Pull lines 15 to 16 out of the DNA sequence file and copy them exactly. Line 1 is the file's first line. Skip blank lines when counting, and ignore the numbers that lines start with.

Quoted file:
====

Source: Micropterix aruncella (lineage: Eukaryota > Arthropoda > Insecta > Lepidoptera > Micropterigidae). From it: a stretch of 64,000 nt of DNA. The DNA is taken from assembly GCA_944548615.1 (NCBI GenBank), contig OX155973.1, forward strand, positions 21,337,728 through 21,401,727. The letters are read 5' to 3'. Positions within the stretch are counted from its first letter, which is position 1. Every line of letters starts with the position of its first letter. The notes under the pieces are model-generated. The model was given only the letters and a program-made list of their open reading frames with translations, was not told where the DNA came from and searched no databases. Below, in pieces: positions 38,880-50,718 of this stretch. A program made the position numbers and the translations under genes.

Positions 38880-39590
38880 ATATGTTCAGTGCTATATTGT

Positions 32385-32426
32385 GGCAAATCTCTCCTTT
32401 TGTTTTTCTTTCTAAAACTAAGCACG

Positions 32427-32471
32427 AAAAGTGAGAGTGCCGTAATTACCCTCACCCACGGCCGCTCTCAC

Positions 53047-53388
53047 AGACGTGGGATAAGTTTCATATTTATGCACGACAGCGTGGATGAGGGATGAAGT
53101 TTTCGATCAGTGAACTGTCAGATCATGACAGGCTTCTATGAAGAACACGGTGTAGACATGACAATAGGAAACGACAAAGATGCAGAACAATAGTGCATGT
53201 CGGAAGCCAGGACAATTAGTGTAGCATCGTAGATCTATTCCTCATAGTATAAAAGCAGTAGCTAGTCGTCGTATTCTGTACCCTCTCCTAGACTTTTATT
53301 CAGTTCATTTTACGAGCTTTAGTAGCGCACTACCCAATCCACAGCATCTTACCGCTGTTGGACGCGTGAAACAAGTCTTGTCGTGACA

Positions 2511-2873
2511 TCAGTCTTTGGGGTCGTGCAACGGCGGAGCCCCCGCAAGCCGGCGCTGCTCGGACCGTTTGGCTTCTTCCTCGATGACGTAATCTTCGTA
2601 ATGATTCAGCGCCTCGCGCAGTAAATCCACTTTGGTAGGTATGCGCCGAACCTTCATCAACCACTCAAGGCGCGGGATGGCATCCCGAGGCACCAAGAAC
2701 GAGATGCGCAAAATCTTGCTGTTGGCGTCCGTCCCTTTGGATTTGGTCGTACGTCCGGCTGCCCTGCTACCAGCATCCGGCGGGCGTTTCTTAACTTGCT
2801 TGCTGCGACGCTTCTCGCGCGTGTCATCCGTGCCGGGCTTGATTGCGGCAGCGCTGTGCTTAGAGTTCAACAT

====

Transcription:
2511 TCAGTCTTTGGGGTCGTGCAACGGCGGAGCCCCCGCAAGCCGGCGCTGCTCGGACCGTTTGGCTTCTTCCTCGATGACGTAATCTTCGTA
2601 ATGATTCAGCGCCTCGCGCAGTAAATCCACTTTGGTAGGTATGCGCCGAACCTTCATCAACCACTCAAGGCGCGGGATGGCATCCCGAGGCACCAAGAAC